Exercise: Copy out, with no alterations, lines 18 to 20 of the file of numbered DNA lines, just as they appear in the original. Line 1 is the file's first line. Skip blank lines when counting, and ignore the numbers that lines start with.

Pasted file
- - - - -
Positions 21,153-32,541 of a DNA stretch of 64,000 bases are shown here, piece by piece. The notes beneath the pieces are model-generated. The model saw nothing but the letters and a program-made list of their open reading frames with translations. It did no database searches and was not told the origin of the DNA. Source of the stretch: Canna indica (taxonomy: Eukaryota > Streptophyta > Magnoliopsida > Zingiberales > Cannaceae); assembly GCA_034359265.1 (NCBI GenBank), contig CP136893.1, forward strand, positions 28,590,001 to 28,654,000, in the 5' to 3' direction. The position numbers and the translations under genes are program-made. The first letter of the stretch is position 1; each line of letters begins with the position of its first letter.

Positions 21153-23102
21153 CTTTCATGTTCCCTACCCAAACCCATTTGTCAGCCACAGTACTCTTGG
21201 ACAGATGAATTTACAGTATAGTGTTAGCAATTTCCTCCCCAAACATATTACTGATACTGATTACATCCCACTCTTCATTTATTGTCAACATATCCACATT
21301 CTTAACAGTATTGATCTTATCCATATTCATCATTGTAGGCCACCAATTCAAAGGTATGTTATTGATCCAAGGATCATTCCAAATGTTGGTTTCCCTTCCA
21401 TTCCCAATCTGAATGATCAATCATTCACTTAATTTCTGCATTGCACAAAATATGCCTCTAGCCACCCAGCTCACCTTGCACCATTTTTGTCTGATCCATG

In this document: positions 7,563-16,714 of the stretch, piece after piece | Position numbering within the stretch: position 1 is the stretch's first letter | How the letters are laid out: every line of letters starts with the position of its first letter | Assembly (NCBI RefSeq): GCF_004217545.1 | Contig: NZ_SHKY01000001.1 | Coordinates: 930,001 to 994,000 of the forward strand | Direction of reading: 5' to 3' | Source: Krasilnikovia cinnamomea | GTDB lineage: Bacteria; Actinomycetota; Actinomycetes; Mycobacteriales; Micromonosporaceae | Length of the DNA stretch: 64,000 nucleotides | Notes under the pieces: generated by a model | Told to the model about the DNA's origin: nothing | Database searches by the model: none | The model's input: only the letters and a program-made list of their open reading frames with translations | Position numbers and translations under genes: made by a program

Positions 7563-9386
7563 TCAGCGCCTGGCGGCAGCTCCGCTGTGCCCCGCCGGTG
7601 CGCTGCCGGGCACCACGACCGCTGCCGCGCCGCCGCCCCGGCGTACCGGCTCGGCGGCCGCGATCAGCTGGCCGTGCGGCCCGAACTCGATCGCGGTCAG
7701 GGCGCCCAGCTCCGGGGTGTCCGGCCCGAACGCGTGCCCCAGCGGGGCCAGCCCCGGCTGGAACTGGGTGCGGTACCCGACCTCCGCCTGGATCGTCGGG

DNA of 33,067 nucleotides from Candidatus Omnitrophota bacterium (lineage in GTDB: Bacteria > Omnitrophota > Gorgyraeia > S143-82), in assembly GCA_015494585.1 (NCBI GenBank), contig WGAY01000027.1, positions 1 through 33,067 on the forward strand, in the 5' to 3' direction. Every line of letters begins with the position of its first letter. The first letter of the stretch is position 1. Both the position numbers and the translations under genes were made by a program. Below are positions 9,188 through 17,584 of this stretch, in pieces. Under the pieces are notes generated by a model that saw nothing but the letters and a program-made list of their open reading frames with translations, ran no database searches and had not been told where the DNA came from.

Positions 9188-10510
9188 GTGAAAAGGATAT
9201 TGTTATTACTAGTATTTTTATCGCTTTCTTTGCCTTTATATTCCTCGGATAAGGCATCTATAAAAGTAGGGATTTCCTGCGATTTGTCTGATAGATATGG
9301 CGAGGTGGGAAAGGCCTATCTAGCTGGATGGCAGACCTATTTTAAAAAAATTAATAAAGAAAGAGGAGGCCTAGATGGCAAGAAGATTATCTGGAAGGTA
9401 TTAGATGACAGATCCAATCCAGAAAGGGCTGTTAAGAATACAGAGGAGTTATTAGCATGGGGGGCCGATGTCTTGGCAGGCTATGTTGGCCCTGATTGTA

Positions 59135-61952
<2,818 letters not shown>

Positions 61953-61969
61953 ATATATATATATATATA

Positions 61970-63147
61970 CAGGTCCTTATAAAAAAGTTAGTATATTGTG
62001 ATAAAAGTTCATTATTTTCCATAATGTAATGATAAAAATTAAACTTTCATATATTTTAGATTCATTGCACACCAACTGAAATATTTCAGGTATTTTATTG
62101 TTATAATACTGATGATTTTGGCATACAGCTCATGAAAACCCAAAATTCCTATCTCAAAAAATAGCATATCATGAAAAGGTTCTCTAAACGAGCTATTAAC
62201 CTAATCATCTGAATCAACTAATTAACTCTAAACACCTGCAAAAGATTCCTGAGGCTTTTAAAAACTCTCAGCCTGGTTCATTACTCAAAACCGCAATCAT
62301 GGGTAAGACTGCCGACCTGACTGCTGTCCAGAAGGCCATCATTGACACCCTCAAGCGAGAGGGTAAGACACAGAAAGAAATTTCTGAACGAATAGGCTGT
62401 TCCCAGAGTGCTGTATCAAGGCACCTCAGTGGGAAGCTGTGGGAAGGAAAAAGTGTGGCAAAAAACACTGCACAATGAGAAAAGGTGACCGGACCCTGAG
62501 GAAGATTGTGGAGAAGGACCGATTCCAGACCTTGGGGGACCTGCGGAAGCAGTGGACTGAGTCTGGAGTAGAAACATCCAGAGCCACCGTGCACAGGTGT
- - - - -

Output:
Positions 59135-61952
<2,818 letters not shown>

Positions 61953-61969